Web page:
Jeremy Shaw, Transcendental Capacity (Billboard Hot 100 Songs of 1984): Thompson Twins, “Hold Me Now,” 2013, scanned Kirlian Polaroid, 8.5 x 10.8 cm. Photo: Roman März
NGCM: What drew you to explore this state of being transformed, these “altered states”?
JS: Even when I was really young, I was drawn to films that had ghosts or paranormal things in them. I’m very drawn to Norman McLaren’s (1968 short dance film) Pas de Deux. This attraction was in me, and I fostered it. But I was also drawn to other people’s experiences, and a universal desire to have this kind of experience. It’s been an arc of interest, but it all boils down to the transcendent.
NGCM: Some of these religious states of being can look very much like modern dance. What does that say about this act of being transformed — either by a deep religious pull, or by immersing yourself into an artistic practice?
JS: I think there’s a sense of abandon. You know how some people lift their arms in the air? I always see it as victory and submission at the same time. There’s joy, or terror, but then there’s submission in it as well. You have to let yourself go.
NGCM: You see this state of euphoria in many paintings by the Old Masters, for example. Are these painters among your influences?
JS: Now when I go back, yes. But not from the get-go. I’m a child of the 1980s, and I grew up watching music videos and getting very into documentary films and going to concerts, being part of the rave scene early on, and really being moved by that. Places where you were trying to achieve that experience without religion. But now when I re-visit those paintings, yes, I see that fine line between what is ecstasy and what is pure terror. And I think that is something I try to touch upon as well.
Jeremy Shaw, Quickeners, 2014, HD video installation with original soundtrack, dimensions variable, 36:43 minutes, film still
NGCM: Who else influences your work?
JS: My work is influenced by cinema a lot, music videos, documentary films. As far as artists go, there have been many, but a lot of my influences come from popular culture, psychedelia, and various filmmakers: French writer, documentary film director and multimedia artist Chris Marker; Canadian filmmaker and director David Cronenberg. I also pull things out of terrible movies. I have a pretty wide palette of what I enjoy.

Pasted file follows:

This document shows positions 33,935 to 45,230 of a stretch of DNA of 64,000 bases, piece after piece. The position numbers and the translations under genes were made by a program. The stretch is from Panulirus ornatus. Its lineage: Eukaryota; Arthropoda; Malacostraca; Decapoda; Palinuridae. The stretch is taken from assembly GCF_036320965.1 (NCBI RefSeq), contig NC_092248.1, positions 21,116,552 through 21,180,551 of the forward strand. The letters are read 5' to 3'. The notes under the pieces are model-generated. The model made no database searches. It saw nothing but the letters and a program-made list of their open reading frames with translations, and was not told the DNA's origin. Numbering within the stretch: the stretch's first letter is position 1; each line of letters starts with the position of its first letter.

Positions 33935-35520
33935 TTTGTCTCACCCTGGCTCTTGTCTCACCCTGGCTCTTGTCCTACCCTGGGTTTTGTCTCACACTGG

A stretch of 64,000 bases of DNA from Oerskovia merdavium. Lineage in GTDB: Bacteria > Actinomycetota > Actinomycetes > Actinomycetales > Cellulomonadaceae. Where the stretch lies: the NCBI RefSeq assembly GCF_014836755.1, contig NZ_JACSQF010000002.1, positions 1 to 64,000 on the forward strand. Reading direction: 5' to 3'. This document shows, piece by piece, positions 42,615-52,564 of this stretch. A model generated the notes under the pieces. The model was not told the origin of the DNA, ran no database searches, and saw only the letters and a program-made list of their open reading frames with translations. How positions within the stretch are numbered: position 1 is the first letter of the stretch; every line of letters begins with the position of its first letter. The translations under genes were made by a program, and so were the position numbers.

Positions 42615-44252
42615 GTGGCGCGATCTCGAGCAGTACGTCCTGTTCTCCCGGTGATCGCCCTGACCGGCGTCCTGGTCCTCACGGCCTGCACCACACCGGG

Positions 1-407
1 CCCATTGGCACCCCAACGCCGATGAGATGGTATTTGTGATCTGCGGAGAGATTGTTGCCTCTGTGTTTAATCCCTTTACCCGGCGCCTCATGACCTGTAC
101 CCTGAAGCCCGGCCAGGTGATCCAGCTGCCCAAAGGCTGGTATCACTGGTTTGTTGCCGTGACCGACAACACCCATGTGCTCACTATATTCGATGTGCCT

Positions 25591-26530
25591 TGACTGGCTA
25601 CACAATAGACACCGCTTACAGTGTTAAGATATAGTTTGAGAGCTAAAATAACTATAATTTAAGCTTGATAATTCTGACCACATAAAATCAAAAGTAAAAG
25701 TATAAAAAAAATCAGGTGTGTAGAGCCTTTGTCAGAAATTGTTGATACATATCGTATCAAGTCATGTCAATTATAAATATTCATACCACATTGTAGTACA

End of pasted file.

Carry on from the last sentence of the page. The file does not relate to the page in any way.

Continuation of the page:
NGCM: How has being based in Berlin changed or augmented your art practice?
JS: When I first moved there, it was very affordable, and that gives you more time and more space. I also find Berlin to be an incredibly liberal and tolerant place. I don’t know if it changed my practice, but my practice was allowed to change, and was given the time to evolve in a very positive way.
NGCM: Would you like to return to Canada to practice art?
JS: I really don’t feel that I have ever left. I don’t know when — I don’t see it in the near future — but I’ll never not be a Canadian artist, that’s for sure.
NGCM: What would you like to create next? Do you have any specific projects you can tell us about?
JS: I’m working on a couple of different things: a new film/video work, as well as continuing on this trajectory of optical sculptures that I’ve been making — these custom-made acrylics in a prism that goes in front of a photograph and optically affects the photograph I’m using.
NGCM: What advice do you have for emerging artists?
JS: When you fail, don’t worry about it. I grew up heavily influenced by David Bowie. He failed many, many times. But he never looked back. And we only remember the good parts. Although, in hindsight, even the bad parts were good.
The Sobey Art Award exhibition is on view at the National Gallery of Canada until February 5, 2017. A line-up of exciting programs will be offered in conjunction with the exhibition, including tours and talks, and opportunities to meet art experts. To learn more, please visit the Sobey Art Award website.